# Prove that the following system of equations has a unique solution

I'm having a difficulty figuring a way to proving that the following system has a unique solution :

$$\begin{cases} -y+x\cdot (x^2+y^2)\cdot \sin\sqrt{x^2+y^2} =0 \\ \space \space\space x+y\cdot (x^2+y^2)\cdot \sin\sqrt{x^2+y^2}=0\end{cases}$$

I can obviously see that $O(0,0)$ is a solution, but I need to figure out if it's the only one.

One thing that look catchy to me, is that if we interchange variables on the first equation, $x$ and $y$ (which means $x:=y$ and $y:=x$) we get exactly the same equation but with a minus sign in front of the "free" variable that is not part of the product expression of the equation.

Also, since everything involves variables, bringing the system to a form to calculate determinants to decide if the solution is unique, would also be complicated if not impossible.

I would really appreciate any help or tip towards this, as I can't find a way to prove that the solution is unique.

Here's a link to Wolfram Alpha for this particular system.

Assume $x,y\ne0$. Multiply the first equation by $-y$ and the second by $x$ and add. You get $y^2+x^2=0$, which is not compatible with the hypothesis.

Now assume $x\ne0,y=0$. You have

$$\begin{cases} x^3\cdot \sin\sqrt{x^2}=0\\x=0\end{cases}$$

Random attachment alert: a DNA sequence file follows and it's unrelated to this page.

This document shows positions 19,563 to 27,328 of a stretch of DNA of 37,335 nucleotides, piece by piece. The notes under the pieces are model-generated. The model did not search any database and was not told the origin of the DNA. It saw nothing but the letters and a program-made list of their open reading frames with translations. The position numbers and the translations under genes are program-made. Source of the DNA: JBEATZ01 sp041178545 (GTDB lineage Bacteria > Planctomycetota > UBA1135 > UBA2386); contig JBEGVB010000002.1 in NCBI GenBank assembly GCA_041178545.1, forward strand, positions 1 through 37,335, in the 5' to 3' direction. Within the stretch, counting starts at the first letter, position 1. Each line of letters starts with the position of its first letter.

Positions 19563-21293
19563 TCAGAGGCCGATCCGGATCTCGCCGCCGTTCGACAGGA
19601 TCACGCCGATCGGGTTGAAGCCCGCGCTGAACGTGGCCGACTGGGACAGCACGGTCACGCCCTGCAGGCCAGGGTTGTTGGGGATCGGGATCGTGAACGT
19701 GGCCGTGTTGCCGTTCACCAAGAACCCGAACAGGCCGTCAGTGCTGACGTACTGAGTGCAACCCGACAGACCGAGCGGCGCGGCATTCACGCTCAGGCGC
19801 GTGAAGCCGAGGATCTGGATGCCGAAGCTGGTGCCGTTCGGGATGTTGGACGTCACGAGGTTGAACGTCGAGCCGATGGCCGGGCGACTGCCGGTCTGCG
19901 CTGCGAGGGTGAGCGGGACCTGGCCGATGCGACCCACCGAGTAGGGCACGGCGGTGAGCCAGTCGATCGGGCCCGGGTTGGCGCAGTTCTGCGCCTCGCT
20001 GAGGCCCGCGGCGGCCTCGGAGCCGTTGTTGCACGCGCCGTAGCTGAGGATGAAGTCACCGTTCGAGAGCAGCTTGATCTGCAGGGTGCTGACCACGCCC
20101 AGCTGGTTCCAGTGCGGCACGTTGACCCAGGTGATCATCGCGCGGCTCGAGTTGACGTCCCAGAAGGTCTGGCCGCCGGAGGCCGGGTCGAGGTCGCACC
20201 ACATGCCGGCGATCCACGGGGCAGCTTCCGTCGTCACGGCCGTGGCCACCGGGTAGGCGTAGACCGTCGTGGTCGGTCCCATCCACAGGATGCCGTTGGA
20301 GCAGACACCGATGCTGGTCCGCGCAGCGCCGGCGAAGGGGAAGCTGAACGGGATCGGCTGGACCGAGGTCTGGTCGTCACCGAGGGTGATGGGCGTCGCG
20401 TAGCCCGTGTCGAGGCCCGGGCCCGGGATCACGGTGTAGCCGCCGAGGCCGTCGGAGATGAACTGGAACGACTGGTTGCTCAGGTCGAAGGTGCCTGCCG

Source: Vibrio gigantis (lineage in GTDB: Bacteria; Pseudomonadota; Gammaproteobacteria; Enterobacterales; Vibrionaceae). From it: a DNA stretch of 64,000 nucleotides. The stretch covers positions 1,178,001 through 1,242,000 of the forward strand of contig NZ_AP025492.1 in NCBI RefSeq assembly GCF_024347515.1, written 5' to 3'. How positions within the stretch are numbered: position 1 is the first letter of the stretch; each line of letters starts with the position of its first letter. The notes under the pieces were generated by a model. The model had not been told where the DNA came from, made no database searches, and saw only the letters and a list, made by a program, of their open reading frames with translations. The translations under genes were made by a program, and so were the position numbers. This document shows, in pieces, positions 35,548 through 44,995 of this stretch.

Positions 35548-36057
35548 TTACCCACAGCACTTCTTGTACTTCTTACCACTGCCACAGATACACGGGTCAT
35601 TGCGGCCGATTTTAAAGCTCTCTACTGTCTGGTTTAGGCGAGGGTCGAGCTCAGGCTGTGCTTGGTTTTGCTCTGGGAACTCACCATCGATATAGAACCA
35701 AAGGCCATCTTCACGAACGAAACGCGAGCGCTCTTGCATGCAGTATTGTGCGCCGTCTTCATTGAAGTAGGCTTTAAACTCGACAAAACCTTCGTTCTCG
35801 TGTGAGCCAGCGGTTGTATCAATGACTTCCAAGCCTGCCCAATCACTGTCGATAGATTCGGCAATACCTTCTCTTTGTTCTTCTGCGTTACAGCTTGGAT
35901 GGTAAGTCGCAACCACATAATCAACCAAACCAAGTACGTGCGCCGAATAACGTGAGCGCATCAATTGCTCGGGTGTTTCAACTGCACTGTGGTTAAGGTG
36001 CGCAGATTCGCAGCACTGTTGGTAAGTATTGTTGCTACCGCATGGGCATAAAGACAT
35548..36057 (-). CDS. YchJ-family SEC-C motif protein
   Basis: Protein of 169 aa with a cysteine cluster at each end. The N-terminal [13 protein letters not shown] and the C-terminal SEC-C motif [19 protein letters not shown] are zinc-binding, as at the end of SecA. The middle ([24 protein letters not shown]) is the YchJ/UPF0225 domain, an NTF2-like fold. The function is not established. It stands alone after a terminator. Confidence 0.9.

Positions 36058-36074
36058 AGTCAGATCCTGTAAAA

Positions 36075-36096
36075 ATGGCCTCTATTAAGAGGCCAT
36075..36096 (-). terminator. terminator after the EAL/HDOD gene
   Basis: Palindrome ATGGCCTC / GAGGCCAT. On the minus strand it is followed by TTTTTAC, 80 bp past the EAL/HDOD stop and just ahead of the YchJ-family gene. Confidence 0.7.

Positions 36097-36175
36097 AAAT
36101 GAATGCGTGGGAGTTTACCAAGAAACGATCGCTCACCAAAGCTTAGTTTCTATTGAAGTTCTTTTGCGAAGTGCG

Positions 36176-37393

which is also incompatible. Same with $x=0,y\ne0$.

Finally, $x=y=0$ is a solution.

• Was just wondering about the theoritical part of the multiplication ! Perfect lead through, thanks a lot ! Nov 16, 2017 at 0:45

You are right that swapping x and y in one equation gives the other. Another way of saying that is that if we multiply the first equation by y, we get $-y^2+ xy(x^2+ y^2)sin\sqrt{x^2+ y^2}= 0$ and if we multiply the second equation by x we get $x^2+ xy(x^2+ y^2)sin\sqrt{x^2+ y^2}= 0$. Subtracting the first of those from the second, $x^2+ y^2= 0$. The only (real) x and y that satisfy that are x= y= 0.

• Was close ! Thanks a lot for hinting the rest out ! Isn't there any theoritical "error" involving the multiplications (not knowing if $x,y$ take the values zero in case of not observing that $O(0,0)$ satisfies the equation) ? (was just answered by Yves Daoust!) Nov 16, 2017 at 0:45

let $a = (x^2 + y^2) \sin \sqrt {x^2 + y^2}$

$ax - y = 0\\ x + ay = 0$

has a non-trival solution if $a^2 + 1 = 0$

Which requires $a$ be complex.

there are no non-trivial real solutions.

$(x,y) = 0$ is the unique solution

• One question, is it theoritically acceptable to letting a variable $a$ be expressed in the form of the unknowns that we are initially letting intact to form out the discriminant hypothesis ? Nov 16, 2017 at 0:47
• Why not? If our solution led us somewhere interesting, we may need to convert a back to where it was before we could proceed. Nov 16, 2017 at 0:50
• True that ! Was just wondering if the discriminant test works even if the constants $a_n$ are dependent from the variables of the system. Nov 16, 2017 at 0:52
• @DougM: the OP is right to ask. This works "by chance" because the determinant is guaranteed to be nonzero. It might not work in other cases. The theory of linear equations does not apply.
– user65203
Nov 16, 2017 at 0:55
• @YvesDaoust What I have done above shows that no other solutions exist. But, suppose there exists some value of $a$ such that the determinant of that matrix equals $0$ Then this would but some $(x,y)$ pair in the kernel. and we would be able to say $x = ky$ and plug it into the equation for $a$ and then we can solve for $x,y$ Nov 16, 2017 at 1:21